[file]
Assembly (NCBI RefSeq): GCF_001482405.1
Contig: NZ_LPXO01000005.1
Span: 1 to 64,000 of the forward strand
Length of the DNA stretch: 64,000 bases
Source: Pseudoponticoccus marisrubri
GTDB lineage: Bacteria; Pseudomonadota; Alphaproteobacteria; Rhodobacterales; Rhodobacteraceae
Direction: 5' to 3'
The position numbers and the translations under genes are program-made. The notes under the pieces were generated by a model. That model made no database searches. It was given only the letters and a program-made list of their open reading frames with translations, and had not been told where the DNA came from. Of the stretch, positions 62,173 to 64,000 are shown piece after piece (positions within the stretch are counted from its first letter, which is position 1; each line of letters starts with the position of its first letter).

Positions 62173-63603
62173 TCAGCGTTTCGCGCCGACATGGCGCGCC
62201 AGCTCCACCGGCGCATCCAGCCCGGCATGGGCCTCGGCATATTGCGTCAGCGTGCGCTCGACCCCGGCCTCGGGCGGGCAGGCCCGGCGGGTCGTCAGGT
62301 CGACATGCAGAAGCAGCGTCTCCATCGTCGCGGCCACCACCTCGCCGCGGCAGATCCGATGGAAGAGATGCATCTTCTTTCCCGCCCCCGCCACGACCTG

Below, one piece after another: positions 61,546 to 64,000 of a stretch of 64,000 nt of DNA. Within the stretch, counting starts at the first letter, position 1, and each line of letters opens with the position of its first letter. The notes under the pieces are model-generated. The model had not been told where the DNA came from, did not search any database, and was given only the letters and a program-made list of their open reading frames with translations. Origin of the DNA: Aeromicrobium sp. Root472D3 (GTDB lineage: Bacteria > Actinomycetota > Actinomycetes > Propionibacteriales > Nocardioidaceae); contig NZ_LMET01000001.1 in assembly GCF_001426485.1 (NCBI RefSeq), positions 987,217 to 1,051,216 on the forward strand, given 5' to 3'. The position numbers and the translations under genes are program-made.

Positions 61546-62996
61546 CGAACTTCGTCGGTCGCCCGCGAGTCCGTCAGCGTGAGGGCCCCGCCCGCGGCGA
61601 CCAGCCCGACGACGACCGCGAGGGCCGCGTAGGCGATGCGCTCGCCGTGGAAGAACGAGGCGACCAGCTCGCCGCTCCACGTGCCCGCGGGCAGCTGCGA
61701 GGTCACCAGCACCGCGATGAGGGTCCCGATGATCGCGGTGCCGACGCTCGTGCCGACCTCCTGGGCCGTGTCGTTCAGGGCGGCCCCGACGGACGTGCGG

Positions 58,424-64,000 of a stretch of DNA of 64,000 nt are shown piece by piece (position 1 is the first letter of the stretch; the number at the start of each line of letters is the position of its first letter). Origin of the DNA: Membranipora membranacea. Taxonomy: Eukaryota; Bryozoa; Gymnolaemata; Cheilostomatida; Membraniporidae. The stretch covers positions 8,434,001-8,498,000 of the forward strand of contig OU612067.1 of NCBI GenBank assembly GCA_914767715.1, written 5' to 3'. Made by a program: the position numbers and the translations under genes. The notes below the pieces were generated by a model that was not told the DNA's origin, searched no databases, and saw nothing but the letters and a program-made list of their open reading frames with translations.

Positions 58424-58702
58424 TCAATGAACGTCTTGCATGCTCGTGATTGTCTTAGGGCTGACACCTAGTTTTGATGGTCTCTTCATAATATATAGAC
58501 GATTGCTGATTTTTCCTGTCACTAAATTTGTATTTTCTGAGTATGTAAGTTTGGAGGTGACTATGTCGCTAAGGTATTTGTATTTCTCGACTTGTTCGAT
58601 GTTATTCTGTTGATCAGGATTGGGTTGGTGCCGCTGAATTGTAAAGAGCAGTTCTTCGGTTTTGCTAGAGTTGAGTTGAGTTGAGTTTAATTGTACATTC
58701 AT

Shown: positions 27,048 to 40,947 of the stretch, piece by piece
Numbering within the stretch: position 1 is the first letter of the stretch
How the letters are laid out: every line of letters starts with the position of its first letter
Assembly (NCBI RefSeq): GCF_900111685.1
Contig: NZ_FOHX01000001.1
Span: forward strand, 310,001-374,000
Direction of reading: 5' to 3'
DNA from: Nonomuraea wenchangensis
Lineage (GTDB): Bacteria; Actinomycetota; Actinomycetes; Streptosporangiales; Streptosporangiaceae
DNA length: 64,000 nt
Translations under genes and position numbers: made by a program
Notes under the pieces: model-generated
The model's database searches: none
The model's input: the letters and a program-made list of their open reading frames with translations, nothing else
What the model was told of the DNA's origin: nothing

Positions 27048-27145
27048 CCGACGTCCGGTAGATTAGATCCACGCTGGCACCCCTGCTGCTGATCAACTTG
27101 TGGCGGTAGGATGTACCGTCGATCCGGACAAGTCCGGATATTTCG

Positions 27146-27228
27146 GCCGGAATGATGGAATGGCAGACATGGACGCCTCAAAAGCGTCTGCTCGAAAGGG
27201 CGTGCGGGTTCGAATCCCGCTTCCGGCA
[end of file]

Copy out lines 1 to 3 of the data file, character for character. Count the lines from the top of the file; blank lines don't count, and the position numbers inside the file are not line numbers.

Assembly (NCBI RefSeq): GCF_001482405.1
Contig: NZ_LPXO01000005.1
Span: 1 to 64,000 of the forward strand